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What is Mortgage Forbearance?

Updated: Jun 17, 2021

A mortgage forbearance allows you to stop making your mortgage payments if you encounter a sudden financial hardship. You can request a mortgage forbearance agreement if you’ve lost your job or your income has been reduced.

Many Americans are facing this predicament amid the coronavirus crisis, which has led to mass layoffs, reduced hours or pay cuts for many workers. As a result, lenders and the federal government are offering special options for mortgage forbearance due to COVID-19 to keep people in their homes.

What is mortgage forbearance?

A mortgage forbearance is when a lender or mortgage servicer permits you to temporarily pause or lower your mortgage payments and avoid foreclosure.

To be clear, though, forbearance isn’t free money or loan forgiveness. The missed payments must be repaid later, or your loan will go into default and you may lose your home to foreclosure.

A forbearance agreement is meant to help homeowners through hardships, such as a sudden job loss or an extended illness without paid sick leave. As many Americans struggle with recent layoffs and illnesses due to the COVID-19 outbreak, the federal government is offering borrowers with federally backed mortgages forbearance periods up to 18 months to stay afloat.

How a mortgage forbearance agreement works

If you’re eligible, your mortgage servicer will provide you with a mortgage forbearance agreement outlining the terms. It includes information about how your payment history will be reported to credit bureaus, how the skipped payments will be repaid once the forbearance period ends and the mortgage forbearance end date.

The application process for a forbearance agreement varies depending on a number of different factors, including the type of loan you have, your loan servicer and the investor requirements on your loan.

There’s no set standard for the repayment schedule on a forbearance. Your lender might let you pay the entire past due balance in a lump sum at the end of the forbearance term. Or you might be able to extend the loan term and add the missed payments to the overall loan balance, according to the Fannie Mae guidelines for a COVID-19 payment deferral.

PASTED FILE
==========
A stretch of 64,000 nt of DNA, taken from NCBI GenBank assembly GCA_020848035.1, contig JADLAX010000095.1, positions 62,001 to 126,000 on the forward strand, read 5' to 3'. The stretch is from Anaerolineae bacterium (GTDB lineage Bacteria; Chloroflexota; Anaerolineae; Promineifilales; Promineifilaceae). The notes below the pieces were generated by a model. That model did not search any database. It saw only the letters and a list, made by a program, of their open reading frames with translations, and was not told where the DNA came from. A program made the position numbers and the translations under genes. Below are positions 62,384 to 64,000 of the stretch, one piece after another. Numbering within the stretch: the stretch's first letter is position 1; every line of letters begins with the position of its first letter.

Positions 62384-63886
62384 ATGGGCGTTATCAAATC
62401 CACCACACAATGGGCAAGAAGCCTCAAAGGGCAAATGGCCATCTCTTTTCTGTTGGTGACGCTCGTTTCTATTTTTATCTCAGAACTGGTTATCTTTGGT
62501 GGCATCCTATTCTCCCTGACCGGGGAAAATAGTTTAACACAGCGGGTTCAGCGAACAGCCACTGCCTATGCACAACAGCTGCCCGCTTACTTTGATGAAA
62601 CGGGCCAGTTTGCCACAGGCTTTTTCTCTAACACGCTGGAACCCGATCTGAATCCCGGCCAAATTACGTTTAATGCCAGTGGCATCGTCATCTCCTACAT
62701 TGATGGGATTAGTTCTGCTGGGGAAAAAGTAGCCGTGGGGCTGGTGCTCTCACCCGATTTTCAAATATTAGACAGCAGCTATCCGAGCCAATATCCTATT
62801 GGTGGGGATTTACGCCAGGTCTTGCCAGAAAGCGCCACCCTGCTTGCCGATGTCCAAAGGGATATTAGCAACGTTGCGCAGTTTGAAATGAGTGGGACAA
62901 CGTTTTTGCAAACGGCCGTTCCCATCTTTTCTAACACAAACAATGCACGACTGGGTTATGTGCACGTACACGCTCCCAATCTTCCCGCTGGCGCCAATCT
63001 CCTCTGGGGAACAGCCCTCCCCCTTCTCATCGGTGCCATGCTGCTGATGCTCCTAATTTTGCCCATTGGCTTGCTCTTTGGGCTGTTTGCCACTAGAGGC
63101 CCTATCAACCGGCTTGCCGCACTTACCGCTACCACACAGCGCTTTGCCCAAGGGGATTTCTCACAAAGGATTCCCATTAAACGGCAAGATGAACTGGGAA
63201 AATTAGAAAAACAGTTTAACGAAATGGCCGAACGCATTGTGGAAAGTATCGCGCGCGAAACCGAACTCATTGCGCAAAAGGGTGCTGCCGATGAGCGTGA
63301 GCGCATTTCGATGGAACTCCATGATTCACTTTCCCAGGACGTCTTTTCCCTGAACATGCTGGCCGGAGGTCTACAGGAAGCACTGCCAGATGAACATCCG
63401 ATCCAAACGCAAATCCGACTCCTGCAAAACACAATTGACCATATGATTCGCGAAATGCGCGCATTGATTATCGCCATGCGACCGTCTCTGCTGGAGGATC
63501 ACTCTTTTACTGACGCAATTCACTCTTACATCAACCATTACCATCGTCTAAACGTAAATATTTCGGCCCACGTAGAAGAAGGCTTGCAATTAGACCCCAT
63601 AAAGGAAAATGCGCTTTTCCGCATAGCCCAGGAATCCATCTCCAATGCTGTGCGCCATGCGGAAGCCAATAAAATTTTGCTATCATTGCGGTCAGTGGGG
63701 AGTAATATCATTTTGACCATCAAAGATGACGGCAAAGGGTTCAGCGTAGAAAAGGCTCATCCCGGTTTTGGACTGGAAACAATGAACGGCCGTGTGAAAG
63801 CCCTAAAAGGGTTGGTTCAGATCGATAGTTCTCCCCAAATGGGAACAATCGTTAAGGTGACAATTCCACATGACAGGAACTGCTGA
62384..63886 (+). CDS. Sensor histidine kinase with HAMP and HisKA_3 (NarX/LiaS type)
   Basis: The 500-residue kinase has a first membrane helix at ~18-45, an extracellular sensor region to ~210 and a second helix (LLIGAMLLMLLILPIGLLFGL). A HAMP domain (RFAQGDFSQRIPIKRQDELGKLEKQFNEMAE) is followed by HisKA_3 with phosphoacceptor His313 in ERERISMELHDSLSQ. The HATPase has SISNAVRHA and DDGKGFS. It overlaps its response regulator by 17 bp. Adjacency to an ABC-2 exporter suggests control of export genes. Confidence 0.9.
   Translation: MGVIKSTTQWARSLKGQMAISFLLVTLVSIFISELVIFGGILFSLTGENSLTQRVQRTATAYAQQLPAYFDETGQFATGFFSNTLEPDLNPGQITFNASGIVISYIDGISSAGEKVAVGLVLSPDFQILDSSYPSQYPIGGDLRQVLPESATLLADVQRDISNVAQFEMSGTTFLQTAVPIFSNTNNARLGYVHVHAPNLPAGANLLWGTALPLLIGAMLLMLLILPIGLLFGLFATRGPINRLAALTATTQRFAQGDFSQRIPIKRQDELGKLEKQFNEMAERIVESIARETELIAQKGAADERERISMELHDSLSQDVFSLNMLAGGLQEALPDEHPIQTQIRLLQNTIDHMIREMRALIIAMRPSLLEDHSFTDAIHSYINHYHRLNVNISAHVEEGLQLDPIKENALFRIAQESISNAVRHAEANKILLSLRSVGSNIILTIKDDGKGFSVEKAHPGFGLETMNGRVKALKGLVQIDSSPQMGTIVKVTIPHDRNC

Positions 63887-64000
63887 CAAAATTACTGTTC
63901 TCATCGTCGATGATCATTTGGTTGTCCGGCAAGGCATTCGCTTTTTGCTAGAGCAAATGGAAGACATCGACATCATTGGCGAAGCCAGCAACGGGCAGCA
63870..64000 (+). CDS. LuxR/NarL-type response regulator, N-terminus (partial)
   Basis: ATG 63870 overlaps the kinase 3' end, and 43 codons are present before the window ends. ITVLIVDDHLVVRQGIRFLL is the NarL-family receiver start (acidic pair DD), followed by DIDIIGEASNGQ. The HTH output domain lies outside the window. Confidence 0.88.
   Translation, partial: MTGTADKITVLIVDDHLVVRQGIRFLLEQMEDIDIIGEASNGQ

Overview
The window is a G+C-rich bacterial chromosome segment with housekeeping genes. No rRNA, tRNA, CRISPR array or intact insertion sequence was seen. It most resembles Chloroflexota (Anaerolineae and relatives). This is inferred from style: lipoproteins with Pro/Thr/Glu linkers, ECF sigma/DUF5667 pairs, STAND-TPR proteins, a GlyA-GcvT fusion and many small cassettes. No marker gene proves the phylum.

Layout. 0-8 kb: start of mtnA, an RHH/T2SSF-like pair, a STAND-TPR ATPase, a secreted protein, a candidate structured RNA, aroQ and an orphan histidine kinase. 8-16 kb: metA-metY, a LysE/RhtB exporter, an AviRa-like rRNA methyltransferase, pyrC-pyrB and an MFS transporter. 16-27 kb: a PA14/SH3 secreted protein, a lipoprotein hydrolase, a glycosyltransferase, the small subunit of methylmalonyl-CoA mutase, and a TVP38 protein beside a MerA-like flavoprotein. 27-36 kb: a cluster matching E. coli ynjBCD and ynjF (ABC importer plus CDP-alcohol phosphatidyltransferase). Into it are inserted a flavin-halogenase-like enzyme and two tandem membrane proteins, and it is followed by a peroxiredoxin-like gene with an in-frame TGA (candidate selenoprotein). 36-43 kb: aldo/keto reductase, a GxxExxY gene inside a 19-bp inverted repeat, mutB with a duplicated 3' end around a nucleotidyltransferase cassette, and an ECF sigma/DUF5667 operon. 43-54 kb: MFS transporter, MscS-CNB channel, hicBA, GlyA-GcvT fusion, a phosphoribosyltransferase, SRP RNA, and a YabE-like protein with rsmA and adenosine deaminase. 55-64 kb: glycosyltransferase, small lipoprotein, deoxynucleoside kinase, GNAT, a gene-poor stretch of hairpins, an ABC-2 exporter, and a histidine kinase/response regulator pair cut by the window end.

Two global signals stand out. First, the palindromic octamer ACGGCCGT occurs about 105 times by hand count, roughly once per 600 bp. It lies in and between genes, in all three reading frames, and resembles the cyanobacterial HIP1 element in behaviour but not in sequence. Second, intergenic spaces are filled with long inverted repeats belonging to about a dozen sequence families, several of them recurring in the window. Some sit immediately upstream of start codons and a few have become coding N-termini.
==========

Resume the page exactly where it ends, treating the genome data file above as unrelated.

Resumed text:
Borrowers who were making on-time payments before the emergency declaration may be eligible for more flexible repayment terms at the end of the forbearance period, said Sara Singhas, director of loan administration with the Mortgage Bankers Association (MBA).

Other options (such as loan modification) are available to borrowers who were delinquent on their payments before applying for a forbearance that will vary depending on the mortgage servicer, Singhas added.

How to apply for a mortgage forbearance due to COVID-19 hardship

The first step in the forbearance application process is to contact your mortgage servicer, or the company you make mortgage payments to each month.

The Coronavirus Aid, Relief, and Economic Security (CARES) Act was signed into law on March 27, 2020, and includes forbearance options with these features:

  1. The right to request a 180-day mortgage forbearance and one 180-day extension.

  2. Waiver of late fees for borrowers with a forbearance agreement

  3. Suspension of late-payment reporting to credit bureaus

  4. More affordable payment options after forbearance ends

The CARES Act mortgage forbearance relief applies to homeowners with conventional loans owned by Fannie Mae and Freddie Mac, as well as government-backed loans insured by the Federal Housing Administration (FHA loans), the Department of Veterans Affairs (VA loans) and the Department of Agriculture (USDA loans).


Borrowers requesting forbearance under the CARES Act won’t have to provide documentation of their financial hardship. However, they’ll need to make an oral or written statement that they’re experiencing financial difficulty because of the COVID-19 outbreak, Singhas said.

Keep documentation of a layoff notice, pay stubs reflecting reduced earnings or medical bills in the event you still need mortgage relief after the forbearance period ends.